It's a dangerous business, Frodo, going out your door. You step onto the road, and if you don't keep your feet, there's no knowing where you might be swept off to - J.R.R. Tolkien
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Re: Shaming children article - Pyschology today magazine

Postby TazDevil on Mon Sep 10, 2012 9:55 pm

In our family we actually make a point to do the opposite. Right from birth I would tell DS the wonderful things I loved about DD (within her hearing) and what a lucky boy he was to have such a loving sister. I also did the same thing about him to her. They now do positive talk to each other and have an amazing relationship.

In my bio-dad's family there was some horrendous behavior of his mother actually intentionally pitting her children against each other and negative talking and comparing the kids to their siblings. I saw the devastating long term effects that it had and swore I would do everything in my power to live every day never doing anything like she did.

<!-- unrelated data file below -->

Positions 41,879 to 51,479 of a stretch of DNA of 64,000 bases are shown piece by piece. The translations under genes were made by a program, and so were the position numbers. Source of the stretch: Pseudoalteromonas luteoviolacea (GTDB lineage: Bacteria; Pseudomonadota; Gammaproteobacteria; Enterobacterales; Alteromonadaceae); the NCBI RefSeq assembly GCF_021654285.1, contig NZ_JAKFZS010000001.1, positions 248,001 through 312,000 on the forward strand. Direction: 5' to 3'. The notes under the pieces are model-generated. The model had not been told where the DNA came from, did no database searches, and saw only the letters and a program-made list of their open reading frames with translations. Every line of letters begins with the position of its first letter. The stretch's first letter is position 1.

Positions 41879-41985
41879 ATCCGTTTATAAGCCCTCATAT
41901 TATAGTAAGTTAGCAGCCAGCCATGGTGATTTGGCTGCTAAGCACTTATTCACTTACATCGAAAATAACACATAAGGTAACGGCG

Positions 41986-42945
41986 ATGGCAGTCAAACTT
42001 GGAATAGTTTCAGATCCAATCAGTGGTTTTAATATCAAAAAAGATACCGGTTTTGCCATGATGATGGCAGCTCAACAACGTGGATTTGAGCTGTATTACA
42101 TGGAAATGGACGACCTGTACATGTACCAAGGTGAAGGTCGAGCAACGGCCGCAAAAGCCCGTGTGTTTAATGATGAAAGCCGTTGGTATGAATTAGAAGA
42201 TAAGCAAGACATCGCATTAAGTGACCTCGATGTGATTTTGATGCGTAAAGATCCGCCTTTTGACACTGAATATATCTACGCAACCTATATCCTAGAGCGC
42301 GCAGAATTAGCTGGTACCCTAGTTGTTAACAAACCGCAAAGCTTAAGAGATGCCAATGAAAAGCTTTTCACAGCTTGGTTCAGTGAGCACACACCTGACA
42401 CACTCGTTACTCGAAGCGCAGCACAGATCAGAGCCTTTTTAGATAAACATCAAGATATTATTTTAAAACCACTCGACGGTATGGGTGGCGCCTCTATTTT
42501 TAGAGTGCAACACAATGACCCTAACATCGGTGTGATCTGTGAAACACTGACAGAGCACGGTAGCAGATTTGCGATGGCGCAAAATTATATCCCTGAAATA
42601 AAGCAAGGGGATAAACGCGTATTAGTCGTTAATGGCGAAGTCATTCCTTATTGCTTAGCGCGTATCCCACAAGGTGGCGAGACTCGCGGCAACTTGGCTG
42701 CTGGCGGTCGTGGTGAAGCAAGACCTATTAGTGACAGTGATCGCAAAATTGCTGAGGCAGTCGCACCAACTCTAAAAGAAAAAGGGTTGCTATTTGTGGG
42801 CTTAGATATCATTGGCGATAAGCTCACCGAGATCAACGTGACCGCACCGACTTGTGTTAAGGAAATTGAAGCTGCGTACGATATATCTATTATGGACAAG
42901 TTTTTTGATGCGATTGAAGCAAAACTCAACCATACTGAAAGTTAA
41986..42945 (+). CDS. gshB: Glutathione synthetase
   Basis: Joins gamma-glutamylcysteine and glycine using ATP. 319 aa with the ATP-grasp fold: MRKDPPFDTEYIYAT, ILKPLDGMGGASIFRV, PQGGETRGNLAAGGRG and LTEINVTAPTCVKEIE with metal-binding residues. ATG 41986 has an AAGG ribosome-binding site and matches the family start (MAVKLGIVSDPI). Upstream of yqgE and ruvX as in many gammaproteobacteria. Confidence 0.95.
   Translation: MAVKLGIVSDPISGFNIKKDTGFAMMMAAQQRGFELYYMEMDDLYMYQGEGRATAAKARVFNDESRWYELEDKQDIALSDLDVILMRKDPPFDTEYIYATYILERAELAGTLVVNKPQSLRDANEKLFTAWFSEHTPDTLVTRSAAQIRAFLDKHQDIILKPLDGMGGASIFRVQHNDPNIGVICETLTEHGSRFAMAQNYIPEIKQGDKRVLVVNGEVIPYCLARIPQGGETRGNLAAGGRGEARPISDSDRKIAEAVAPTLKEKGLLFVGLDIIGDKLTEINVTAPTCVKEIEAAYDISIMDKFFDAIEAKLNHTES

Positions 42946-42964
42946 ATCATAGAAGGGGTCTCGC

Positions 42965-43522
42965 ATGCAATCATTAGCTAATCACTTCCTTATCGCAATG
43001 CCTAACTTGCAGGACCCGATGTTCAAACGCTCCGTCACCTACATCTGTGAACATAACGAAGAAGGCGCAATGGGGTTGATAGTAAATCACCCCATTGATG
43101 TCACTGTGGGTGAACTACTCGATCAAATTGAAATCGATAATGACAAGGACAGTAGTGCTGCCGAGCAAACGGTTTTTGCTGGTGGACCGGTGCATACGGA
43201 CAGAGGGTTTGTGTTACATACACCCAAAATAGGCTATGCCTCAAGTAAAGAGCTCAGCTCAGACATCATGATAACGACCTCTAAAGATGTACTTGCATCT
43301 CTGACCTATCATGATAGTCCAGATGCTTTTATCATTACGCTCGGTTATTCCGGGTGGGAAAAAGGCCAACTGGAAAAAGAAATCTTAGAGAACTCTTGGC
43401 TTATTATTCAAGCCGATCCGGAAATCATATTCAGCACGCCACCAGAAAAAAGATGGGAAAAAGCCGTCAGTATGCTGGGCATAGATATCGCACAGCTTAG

Also good idea to rave about your DH to someone on the phone. Works well to keep that positive too and never put anyone down, especially not in public.

We have a rule that negative "down talk" is not allowed in our family. Bad behavior can be addressed but it is specific to the behavior, not the person.

Of course everyone is human and we all slip once in awhile under stress or tiredness (or hunger is a big one) but I find the key is to talk about it and apologize when calm so grievances are not held inside.

I also would not judge that mom unless you knew it was a regular thing. Everyone has bad days and slips and parenting is exhausting sometimes so even our "baby selves" come out to rear the ugly heads of pure reaction with no thought.
Be a yardstick of quality. Some people aren't used to an environment where excellence is expected.

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Re: Shaming children article - Pyschology today magazine

Postby Vaccin8tor on Tue Sep 11, 2012 11:28 am

Shaming your dog, on the other hand...
http://dog-shaming.com/
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Re: Shaming children article - Pyschology today magazine

Postby monikah on Wed Sep 19, 2012 10:05 pm